Category Archives: Hollywood

This video needs to go viral and L.A. County Sheriff officer involved needs to be fired

Photographer “discarted” whom I have at least heard of, had a really unfortunate run in with an L.A County Sheriff on the Red Line. Watch the video and try to hold your lunch down. The Sheriff quickly jumps from civility to hostility and accuses the photographer of being a terrorist and stops short accuses him of being an Al Qaeda operative out to blow up the L.A. Subway system.  Next thing we know the dude is cuffed and carted away.  For taking pictures.

Devils advocate for a moment.  When I’ve been asked what I’m doing with a camera I explain its personal use, artistic use and am usually left alone.  Maybe if he answered the same this would not have escalated the way it had?  Regardless of what he could have done differently CrimeScene blog reports the ACLU is involved and suing L.A. County Sheriff over this.

The core of “discarteds” innocence lies in the “Photographers Bill of Rights“.  I carry a copy in my camera bag just in case.

Because It’s Not Everyday You See Kent Twitchell Working Out There

Coming back from the Hollywood Home Depot yesterday afternoon, my wife Susan and I opted for surface streets back to Silver Lake instead of the backed-up southbound 101, and boy am I glad we did. Heading east on Fountain I looked south as we passed Kingsley Drive to find none other than renowned and prolific muralist Kent Twitchell doing some touch-up refreshment work to his 1971 Strother Martin Monument mural. With Susan understanding my OMG as we went around the block to pull up across the street from him, I got out and went pretty much total fanboy, interrupting him apologetically to gush about what an honor it was for me to see him in action, and get a picture of him:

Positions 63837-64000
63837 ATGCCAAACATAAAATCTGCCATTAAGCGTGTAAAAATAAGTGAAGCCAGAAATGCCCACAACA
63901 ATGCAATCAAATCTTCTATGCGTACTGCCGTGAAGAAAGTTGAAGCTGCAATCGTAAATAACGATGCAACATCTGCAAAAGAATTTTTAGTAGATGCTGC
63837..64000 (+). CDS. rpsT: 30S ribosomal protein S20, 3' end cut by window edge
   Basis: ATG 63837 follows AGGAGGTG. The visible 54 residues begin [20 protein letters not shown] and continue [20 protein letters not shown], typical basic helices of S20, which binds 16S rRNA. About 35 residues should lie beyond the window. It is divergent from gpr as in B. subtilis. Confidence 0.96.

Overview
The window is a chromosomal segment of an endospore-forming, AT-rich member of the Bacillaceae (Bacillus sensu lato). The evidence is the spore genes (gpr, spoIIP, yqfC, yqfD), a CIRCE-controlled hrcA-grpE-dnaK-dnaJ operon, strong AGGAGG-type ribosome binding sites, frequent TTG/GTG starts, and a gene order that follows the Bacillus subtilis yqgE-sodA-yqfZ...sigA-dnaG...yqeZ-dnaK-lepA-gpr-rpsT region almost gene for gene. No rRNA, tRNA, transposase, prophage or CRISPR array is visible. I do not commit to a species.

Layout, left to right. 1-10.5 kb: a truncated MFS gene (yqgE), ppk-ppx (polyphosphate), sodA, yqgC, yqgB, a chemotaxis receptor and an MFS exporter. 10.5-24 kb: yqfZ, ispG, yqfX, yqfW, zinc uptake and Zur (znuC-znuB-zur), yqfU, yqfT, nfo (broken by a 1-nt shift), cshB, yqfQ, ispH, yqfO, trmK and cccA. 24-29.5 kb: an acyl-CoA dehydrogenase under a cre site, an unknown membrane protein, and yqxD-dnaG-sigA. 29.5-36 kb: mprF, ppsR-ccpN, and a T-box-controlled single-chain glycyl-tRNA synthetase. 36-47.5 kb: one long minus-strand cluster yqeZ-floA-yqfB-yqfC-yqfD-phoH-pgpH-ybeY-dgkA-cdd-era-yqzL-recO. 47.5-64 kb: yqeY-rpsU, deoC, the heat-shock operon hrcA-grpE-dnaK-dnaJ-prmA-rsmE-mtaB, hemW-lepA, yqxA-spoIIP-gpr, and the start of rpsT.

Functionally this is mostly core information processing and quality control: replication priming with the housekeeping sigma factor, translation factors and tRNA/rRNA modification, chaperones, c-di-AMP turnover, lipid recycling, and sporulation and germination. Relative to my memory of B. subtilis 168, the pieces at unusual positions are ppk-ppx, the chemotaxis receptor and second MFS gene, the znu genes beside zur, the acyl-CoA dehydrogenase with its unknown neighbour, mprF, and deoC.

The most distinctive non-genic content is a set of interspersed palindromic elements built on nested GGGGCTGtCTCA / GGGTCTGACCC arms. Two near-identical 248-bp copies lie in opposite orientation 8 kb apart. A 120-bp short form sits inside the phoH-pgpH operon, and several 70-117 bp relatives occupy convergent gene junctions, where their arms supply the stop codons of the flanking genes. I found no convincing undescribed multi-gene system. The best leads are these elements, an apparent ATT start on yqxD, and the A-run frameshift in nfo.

Twitchell At Work

I asked him if there was any hope of restoring the Ed Ruscha mural that had been despicably painted out in 2006 (and for which he ultimately settled a lawsuit in 2008 for a reported $1.1 million). He said he hoped for its return but that it would be put up in a different location.

The one mural of his also unceremoniously destroyed whose return I’ve long hoped for is his two-story cool-as-ice-blue Steve McQueen Monument, painted the same year as the one above.

Continue reading Because It’s Not Everyday You See Kent Twitchell Working Out There

Yo Gabba Gabba show @ Meltdown Comics

Yo Gabba Gabba @ Meltdown Comics
Yo Gabba Gabba @ Meltdown Comics